Wednesday, July 11, 2012
A Very Green Thumb
If you're at Arlington Hills on a Wednesday afternoon, you'll probably run into Courtney Kocher, our Summer Garden Teacher. Courtney has been a part of the Arlington Hills since May; teaching English lessons that are focused on gardening, as well as planning out and leading the learners in weekly garden tasks to keep the four school community gardens growing and thriving. Courtney recently responded to some questions that we had for her about her experiences.
What drew you to the garden teacher position in the first place?
This position is the perfect combination of two things I love: Working with ELL students and the great outdoors. I had been looking for ways to get more involved in the urban gardening movement within the Twin Cities and I had also spent the last year and half volunteering with various ELL programs. When I saw the opening, I was instantly excited about the possibility of being a part of the Arlington Hills MLC community.
How have you enjoyed your experience working with the gardens so far this summer?
Wednesday might just be my favorite day of my week. Each Wednesday I come to work outside with the students and I always leave with my spirits lifted and feeling energized for the rest of my day. While I serve as a "teacher" to the students by sharing my experience gardening in the U.S., all of the students are also "teachers" to me. I learn about edible weeds that most people in the U.S. would toss away and I learn about countries far away from my own. As we all work together in the garden, I especially enjoy checking in with the students individually to practice English and also to learn a little more about them.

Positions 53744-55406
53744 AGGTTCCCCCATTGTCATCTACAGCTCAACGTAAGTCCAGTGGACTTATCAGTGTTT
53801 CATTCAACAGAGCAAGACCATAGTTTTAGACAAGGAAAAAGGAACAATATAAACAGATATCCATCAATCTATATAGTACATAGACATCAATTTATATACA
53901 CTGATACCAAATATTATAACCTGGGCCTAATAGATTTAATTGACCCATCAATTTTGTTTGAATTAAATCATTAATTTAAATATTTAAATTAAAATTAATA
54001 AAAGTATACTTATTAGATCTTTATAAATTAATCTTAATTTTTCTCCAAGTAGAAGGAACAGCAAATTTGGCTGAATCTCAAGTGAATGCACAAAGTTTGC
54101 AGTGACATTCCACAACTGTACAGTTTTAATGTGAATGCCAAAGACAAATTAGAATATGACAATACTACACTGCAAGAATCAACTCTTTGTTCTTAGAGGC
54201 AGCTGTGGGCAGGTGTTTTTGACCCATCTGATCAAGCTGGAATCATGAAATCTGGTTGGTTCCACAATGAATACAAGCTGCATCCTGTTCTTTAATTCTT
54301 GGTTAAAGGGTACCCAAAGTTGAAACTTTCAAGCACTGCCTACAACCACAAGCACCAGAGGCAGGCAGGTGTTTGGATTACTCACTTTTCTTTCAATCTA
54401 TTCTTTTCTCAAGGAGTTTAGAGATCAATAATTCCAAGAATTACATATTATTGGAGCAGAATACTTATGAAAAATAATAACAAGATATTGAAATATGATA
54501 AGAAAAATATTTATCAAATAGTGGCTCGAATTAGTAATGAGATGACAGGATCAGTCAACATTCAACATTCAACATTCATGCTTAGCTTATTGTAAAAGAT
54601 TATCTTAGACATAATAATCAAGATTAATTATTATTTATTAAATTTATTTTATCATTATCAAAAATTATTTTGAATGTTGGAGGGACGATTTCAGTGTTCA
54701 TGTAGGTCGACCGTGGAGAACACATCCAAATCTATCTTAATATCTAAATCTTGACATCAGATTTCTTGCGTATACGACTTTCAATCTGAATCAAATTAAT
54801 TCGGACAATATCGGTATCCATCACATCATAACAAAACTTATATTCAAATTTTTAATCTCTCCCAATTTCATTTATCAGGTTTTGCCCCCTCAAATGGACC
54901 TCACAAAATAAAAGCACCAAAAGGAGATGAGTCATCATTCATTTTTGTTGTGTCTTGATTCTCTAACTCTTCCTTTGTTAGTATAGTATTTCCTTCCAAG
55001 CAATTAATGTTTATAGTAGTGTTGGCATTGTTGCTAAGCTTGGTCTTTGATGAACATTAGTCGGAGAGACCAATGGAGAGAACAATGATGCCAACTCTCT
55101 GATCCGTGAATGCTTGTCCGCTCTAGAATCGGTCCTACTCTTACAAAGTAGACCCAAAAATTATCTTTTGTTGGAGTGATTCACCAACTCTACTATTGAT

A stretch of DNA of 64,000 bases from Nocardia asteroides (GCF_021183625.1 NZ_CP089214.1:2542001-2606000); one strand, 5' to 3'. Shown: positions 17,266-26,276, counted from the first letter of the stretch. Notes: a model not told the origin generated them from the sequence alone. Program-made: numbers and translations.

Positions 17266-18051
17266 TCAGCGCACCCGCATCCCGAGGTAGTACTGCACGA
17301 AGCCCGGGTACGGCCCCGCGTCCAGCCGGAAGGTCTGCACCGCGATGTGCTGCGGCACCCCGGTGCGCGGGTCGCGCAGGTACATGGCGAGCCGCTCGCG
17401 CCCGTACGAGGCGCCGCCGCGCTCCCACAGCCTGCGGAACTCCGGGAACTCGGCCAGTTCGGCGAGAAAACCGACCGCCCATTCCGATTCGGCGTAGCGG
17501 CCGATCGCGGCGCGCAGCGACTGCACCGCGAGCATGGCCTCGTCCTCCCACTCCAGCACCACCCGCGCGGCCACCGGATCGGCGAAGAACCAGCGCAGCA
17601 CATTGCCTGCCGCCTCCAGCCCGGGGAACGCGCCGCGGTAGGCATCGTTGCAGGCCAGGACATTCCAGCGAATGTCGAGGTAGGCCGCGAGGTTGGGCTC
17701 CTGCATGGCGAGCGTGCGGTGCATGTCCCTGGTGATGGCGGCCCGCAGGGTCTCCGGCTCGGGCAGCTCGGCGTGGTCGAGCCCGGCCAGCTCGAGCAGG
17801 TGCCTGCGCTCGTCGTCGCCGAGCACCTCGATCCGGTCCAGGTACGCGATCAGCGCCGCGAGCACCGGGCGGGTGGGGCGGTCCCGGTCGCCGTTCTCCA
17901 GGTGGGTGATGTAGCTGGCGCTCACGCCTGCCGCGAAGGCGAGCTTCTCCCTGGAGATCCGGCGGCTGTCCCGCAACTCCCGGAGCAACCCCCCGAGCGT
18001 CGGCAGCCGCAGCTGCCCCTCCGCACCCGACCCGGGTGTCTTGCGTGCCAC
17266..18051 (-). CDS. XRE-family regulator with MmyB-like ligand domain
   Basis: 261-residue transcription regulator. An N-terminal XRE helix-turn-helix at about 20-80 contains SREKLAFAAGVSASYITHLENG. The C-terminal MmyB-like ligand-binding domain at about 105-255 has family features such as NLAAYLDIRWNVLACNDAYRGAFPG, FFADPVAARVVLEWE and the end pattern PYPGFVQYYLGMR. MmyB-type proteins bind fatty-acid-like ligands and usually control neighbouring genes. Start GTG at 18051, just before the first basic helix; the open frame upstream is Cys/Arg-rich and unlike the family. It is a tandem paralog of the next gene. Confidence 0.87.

What is some of the work that you've done with the learners?
We've planted a wide variety of vegetables, flowers, and herbs, including lettuce, mustard greens, arugula, cilantro, basil, beans, peppers, tomatoes, eggplants, broccoli, zucchini, carrots, and sunflowers. Each week we tend the garden by weeding, watering, and harvesting what is ready. We always start our time with a short lesson in the classroom, then we move out to the garden where the students can put their new vocabulary to use in a hands-on way.
What are some of the challenges that you've faced so far?
Communication! But that can only be expected when working with an ELL group and it is actually part of the fun -- figuring out new ways to communicate, to share, and to connect with one another across cultural and lingual barriers, which are not so great as they may initially seem. Some of the most special moments come when we are having conversations that begin with some communication difficulties, but end with these "ah-ha" moments of comprehension and often laughter. We learn that people who have grown up so far from one another are not so different after all, and we have shared human experiences that all of us can relate to at some level.